So the fourth leg got a little sketchy; fires that have run through this stretch of our beloved backwood caused enough erosion that two lengths of where the route may have been now bear massive rents along the way. Add to that the fact the lower access is no longer practical for a few reasons with which I’ll not bore you, and we were left to “dead-reckon” a route down to those P. racemosa both (somewhat) safe and (relatively) practical.

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“Dude, Where’s my Trail?”

We put the clippers away and navigated carefully across the washes, flagging once we knew we’d determined or defined the best route from A to B. About half-way down we found a lovely knoll carpeted in bushy spikemoss, and so found a bare spot on which to sit a spell and have a spot of lunch. The views were fantastic, and so having a heart only marginally larger than that of the Grinch, I was sure to record a bit of video to send off to the Expat, who we all knew was enduring single-digit temperatures and lake-effect snows at the same moment we were enjoying high 50s, full sun, eating Spam sandwiches and sipping single malt in t-shirts.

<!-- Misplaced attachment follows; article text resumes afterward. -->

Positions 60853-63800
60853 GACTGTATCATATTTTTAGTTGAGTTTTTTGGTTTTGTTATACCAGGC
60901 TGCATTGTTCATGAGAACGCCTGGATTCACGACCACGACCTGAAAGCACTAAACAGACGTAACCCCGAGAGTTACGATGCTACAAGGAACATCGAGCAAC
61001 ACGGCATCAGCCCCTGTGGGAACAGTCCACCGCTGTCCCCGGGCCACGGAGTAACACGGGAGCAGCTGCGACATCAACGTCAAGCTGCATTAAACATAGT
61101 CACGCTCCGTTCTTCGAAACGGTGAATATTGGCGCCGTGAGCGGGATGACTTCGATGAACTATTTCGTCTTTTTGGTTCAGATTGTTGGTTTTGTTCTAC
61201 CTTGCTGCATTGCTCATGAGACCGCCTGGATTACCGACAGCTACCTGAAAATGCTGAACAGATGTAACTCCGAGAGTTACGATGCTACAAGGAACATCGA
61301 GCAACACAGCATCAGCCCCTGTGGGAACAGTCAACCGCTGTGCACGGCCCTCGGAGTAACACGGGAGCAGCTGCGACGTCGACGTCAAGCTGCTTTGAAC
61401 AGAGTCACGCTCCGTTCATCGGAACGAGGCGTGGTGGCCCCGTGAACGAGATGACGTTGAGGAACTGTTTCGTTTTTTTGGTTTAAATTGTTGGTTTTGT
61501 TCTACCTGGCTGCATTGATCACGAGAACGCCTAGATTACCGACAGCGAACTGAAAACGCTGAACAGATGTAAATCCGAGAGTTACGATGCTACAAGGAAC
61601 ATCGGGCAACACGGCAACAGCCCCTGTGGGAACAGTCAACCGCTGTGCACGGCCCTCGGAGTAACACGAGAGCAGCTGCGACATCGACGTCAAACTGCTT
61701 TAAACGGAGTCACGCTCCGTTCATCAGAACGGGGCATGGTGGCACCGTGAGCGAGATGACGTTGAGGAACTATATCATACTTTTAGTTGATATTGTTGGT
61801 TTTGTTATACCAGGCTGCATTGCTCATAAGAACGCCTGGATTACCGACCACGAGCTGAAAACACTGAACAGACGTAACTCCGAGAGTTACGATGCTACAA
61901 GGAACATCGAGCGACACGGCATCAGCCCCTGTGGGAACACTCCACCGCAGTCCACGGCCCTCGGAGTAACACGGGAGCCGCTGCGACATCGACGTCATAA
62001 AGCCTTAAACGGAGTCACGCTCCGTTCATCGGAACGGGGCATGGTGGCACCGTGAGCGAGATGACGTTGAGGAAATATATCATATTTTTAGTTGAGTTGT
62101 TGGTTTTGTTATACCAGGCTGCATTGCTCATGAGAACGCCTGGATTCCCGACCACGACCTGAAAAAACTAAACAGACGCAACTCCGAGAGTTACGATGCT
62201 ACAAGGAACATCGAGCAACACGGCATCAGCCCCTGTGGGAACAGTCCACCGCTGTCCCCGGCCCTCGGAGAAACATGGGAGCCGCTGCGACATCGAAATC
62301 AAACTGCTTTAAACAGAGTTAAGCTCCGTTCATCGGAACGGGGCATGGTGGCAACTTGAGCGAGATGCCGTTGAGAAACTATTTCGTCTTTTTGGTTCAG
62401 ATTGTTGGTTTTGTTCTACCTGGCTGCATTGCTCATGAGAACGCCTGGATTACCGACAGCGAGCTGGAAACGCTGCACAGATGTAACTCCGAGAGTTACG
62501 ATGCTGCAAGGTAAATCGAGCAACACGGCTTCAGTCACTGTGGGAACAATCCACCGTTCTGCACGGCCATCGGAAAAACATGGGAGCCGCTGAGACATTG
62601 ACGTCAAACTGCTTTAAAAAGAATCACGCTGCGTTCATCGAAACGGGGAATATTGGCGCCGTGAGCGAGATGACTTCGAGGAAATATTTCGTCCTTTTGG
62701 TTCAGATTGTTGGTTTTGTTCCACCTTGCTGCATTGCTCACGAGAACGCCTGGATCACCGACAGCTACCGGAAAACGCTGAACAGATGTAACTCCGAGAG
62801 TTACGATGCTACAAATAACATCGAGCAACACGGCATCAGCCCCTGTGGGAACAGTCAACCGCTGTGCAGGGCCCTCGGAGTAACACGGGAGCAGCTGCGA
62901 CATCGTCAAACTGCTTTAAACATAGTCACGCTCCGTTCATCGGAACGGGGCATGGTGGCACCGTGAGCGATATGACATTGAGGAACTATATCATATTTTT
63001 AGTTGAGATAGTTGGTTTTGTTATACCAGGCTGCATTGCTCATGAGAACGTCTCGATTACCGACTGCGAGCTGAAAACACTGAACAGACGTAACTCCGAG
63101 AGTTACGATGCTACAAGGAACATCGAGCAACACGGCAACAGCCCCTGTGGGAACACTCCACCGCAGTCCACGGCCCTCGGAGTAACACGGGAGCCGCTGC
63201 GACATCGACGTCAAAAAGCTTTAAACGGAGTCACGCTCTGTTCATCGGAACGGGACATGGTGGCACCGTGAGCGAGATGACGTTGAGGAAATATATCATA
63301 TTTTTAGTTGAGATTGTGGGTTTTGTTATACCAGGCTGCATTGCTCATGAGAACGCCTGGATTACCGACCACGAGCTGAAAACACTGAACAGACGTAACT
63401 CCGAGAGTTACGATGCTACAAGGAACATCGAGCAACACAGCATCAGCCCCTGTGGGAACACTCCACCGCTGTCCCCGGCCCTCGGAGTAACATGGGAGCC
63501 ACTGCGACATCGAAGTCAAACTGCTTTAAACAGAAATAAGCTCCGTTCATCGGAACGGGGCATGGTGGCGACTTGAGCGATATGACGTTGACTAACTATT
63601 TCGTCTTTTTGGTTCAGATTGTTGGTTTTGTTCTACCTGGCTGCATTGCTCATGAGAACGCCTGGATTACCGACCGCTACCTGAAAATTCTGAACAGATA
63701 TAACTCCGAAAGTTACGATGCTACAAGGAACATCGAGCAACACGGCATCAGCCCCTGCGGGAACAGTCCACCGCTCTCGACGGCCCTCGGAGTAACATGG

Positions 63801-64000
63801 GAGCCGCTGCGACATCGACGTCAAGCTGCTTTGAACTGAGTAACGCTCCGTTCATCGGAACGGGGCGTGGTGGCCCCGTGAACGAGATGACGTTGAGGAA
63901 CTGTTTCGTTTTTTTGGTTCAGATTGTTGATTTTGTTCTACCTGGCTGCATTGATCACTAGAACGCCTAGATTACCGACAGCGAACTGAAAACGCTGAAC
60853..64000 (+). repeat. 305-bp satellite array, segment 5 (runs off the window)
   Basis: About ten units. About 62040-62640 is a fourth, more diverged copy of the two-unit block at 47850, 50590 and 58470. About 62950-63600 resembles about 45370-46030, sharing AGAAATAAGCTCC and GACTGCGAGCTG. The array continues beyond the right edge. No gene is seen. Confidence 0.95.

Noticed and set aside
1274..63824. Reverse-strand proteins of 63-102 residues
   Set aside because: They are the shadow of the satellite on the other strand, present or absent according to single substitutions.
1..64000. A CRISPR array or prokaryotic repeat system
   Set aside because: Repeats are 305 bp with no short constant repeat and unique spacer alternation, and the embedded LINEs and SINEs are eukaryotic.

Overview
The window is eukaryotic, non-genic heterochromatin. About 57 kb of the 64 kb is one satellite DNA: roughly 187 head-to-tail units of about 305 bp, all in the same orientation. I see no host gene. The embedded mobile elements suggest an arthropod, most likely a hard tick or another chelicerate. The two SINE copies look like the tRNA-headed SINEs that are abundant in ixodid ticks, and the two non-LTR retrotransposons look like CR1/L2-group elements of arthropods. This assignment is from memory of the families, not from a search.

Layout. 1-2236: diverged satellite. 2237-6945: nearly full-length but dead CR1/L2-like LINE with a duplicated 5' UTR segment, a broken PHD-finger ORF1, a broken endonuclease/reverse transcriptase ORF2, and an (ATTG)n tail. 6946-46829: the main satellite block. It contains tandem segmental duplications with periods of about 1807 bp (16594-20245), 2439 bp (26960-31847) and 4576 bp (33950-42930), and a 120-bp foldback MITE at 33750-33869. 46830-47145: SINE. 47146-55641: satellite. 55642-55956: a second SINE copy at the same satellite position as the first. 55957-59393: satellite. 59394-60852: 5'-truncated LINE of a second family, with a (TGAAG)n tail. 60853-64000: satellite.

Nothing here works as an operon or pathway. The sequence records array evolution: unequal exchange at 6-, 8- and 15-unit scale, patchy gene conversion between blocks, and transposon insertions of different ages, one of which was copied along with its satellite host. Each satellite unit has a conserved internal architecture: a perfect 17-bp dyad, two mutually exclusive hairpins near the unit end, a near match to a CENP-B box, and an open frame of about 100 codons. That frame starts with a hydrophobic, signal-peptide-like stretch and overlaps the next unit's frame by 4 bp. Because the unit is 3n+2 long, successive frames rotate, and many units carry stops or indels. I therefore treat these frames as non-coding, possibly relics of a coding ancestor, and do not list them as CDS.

Selaginella bigelovii

After our brief repast, DAW-G — still on point — scouted a viable route down to our target sycamores, and in little time we were crunching along the bottom of the grassy ravine, headed back to the lower shuttle vehicle. Great stuff!

Sometime in the late Spring I hope to relate more news with regard to this most excellent little route.

"Wait ... "
Debriefing. Image courtesy and © Regulus A. Black.

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4 Responses to Project Meriadoc

  1. EMW says:

    This is very interesting … I’ll wait for the rest of the story. And perhaps a tour when I can head west.

  2. Eustace Bean says:

    Wandering through “an intimidating series of bear beds….” “eating spam sandwiches and sipping single malt…” Good God, who are you people?

  3. Chrys in ChiTown says:

    I’m jealous and envious…navigating the bike/walk path (i.e., avoiding getting run over by the bicyclists) through Chicago’s Lincoln Park doesn’t hold the same sense of adventure.

  4. Stillman says:

    I’m intrigued.